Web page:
Amnesty International Releases Report On Human Rights Abuses In The Caribbean


Amnesty International heavily criticised Caribbean countries for human rights abuses, especially Jamaica, the Dominican Republic and The Bahamas in their Annual Report on the state of the World’s human rights that was released last week. In fact, countries all across the Americas were condemned for their treatment of undocumented migrants and equal rights policies.

The Dominican Republic was rebuked for the deportation of thousands of people of Haitian descent – including some Dominican born-people – leaving hundreds effectively stateless. The Bahamian administration was criticised for illegally deporting migrants from Cuba and Haiti. The Caricom (Caribbean Community) in general  was criticised for failing to respect international migration law, with Amnesty commenting that if countries continued to act with impunity the rule of law would be weakened and millions of people would be left without redress. Brazil, Colombia, Guatemala, Mexico, Honduras, Paraguay, Peru and Venezuela were also criticised for a “denial of meaningful access to justice for large numbers of people.”

Jamaica was singled out for a “decades-long pattern” of extrajudicial killings by law enforcement officers, and it was noted that while 3,000 people have been killed by law enforcement since 2000, only a “handful of officials” have been held accountable. Hate crimes against LGBTQI people persisted, and gender violence remains a major problem. Furthermore, Jamaica continues to detain children in violation of international legal standards. These reported human rights violations had been highlighted in June 2016 and recommended for reform, but Jamaica is yet to propose a plan for reform or to establish a national human rights overseer.  Jamaica has the highest homicide rate in the Americas but the government continues to reject responsibility for the human rights violations detailed above.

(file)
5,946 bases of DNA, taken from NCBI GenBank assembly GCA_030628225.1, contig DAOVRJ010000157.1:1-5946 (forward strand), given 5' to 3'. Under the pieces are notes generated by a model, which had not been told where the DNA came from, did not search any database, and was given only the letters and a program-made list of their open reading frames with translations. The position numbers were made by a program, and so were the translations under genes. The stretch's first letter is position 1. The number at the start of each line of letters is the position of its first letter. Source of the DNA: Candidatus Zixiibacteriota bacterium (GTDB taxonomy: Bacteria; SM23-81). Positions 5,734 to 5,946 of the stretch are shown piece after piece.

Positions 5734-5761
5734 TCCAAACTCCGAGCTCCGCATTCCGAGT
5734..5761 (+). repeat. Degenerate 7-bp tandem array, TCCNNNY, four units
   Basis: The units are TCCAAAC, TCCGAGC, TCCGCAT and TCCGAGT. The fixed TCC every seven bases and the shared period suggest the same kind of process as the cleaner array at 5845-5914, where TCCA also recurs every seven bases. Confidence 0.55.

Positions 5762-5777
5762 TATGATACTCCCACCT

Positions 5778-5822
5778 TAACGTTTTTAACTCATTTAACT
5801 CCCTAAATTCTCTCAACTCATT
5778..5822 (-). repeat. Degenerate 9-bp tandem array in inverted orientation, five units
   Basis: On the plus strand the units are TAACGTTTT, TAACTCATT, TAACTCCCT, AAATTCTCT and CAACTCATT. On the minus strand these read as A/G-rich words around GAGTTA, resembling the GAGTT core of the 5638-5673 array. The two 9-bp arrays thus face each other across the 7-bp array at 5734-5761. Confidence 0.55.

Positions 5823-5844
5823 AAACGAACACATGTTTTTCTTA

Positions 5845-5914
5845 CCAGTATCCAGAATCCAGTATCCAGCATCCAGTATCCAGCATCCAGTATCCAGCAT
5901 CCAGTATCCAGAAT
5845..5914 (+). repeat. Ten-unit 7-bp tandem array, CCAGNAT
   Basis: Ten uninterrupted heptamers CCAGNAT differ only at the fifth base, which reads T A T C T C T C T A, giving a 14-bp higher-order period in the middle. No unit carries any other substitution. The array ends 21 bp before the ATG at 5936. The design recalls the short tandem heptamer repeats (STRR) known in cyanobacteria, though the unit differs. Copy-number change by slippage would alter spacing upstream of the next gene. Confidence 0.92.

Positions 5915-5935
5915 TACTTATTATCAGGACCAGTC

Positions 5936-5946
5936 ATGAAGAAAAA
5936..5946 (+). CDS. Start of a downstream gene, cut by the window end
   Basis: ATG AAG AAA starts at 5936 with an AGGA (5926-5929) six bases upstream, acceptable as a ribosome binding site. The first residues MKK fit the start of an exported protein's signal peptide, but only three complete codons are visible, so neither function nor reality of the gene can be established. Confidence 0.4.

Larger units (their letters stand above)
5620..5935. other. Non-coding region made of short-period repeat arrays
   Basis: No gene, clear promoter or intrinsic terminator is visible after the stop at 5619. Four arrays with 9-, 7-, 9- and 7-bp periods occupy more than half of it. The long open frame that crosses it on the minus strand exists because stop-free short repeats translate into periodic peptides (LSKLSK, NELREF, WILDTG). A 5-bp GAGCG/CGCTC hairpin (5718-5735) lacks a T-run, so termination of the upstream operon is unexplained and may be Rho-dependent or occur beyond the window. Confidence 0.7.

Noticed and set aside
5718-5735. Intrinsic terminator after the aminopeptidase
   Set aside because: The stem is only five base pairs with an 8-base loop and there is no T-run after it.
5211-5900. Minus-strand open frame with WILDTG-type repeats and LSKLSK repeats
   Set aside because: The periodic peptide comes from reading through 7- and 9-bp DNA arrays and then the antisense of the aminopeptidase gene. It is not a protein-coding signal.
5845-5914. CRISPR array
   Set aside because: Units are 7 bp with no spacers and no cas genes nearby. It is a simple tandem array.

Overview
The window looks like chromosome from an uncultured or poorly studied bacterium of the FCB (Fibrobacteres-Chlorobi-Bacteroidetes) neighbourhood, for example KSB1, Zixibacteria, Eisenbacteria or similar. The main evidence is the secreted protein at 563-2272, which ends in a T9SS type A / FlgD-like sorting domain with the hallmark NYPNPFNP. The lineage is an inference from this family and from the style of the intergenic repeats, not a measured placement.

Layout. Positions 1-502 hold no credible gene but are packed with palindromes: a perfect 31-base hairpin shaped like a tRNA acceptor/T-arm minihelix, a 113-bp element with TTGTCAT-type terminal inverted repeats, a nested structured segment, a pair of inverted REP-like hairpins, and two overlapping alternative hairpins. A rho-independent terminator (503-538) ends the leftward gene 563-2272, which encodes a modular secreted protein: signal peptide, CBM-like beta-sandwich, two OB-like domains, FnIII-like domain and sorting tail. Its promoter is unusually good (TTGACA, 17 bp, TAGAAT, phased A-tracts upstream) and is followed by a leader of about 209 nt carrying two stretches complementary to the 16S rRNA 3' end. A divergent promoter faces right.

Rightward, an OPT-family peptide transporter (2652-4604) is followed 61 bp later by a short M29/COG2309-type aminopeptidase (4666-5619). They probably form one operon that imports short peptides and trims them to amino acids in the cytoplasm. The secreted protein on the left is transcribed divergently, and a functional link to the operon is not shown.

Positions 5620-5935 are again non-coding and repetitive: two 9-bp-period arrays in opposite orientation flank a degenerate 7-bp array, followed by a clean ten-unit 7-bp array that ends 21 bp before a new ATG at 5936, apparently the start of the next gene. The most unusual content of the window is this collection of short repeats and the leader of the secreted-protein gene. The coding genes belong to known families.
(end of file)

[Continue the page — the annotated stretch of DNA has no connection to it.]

Reports of serious gender rights violations came from Brazil, Canada, the Dominican Republic, El Salvador, Jamaica, Nicaragua, the USA and Venezuela. States fail to hold perpetrators accountable and fail to protect women and girls from gender violence, especially rape and killings, but also from economic and educational discrimination.

LGBTQI persecution, discrimination and hate crimes were recorded and condemned in Argentina, The Bahamas, the Dominican Republic, El Salvador, Haiti, Honduras, Jamaica, the USA and Venezuela. Notably, the Bahamas voted down a constitutional amendment in June that proposed to grant legislative gender equality on citizenship matters. Amnesty International said that the result “puts at risk the citizenship rights of families, in particular the risk of separation of families with diverse nationalities.”

Amnesty International concluded the report  by noting the general risk of a ‘domino effect’ as states backtrack on human rights commitments and deemed it a major challenge that must be addressed. Furthermore, it warned that the divisive “politics of demonization” (commonly referred to as the “us versus them” rhetoric) is fuelling the global retreat from these human rights obligations and must be resisted.